The banks providing the most support to the world’s 55 largest factory farming companies were Bank of America, which provided nearly $29 billion, Barclays with just over $28 billion, and JPMorgan Chase with nearly 27 billion dollars, according to the report. Barclays was the largest lender to Brazilian meat company JBS, “the world’s highest-emitting livestock company,” according to the statement.

Major dairy financiers cited in the report include Wells Fargo, which was Dairy Farmers of America’s largest creditor, and ANZ Bank, Fonterra’s largest creditor in New Zealand. In 2021, the Dairy Farmers of America emitted more greenhouse gases than Denmark, and Fonterra was responsible for about 45% of New Zealand’s total emissions that year, it says.

The report also reveals that some banks are compromising their own anti-deforestation policies to finance Brazilian meat companies Minerva Foods, Marfrig and JBS. All three are frequently linked to deforestation.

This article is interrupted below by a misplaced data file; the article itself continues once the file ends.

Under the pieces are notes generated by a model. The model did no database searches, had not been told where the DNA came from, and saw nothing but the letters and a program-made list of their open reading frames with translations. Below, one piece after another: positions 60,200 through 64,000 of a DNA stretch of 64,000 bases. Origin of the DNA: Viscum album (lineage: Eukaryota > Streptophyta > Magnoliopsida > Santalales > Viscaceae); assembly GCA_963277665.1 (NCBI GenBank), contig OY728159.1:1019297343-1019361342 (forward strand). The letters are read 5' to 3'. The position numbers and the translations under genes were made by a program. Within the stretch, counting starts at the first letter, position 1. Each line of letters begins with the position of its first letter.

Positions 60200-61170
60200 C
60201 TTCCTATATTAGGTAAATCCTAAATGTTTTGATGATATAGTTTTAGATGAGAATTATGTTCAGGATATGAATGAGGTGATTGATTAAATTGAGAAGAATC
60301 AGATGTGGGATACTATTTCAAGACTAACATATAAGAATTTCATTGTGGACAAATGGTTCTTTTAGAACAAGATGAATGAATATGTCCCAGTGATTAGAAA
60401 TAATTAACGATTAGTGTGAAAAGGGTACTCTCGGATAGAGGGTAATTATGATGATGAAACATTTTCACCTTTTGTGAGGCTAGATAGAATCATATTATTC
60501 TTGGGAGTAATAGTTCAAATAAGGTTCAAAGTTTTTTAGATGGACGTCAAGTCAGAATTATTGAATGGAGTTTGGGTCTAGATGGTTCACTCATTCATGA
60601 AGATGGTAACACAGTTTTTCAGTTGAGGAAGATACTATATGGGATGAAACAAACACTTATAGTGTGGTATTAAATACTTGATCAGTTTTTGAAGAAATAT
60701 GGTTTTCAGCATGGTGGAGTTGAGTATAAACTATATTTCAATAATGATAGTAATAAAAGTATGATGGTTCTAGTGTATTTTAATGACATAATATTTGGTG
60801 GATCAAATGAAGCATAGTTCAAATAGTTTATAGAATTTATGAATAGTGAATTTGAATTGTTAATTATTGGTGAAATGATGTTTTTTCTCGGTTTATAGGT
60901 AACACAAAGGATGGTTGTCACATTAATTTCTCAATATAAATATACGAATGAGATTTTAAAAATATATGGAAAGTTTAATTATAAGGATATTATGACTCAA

HSBC policy documents promise that it “will not knowingly provide financial services to high-risk customers directly involved in deforestation or sourcing from suppliers involved in” deforestation. But between 2015 and 2022, HSBC was Minerva’s second-largest creditor and Marfrig’s fourth-largest, according to the report.

Bank of America was Minerva’s fifth-largest global creditor during the same period, the report said, despite a a policy that says “Loan funds are not used to finance projects or commercial operations” that lead to deforestation.

Rabobank says it “does not finance any deforestation”, even if the law allows it” in Brazil. However, the report reveals that he extended credit to JBS and Minerva between 2015 and 2022.

A Barclays spokesperson said its financial policies “were updated in April 2023 to include restrictions on beef production and primary processing in high-risk deforestation countries in South America (and require companies) to respect human rights throughout their operations and supply chain.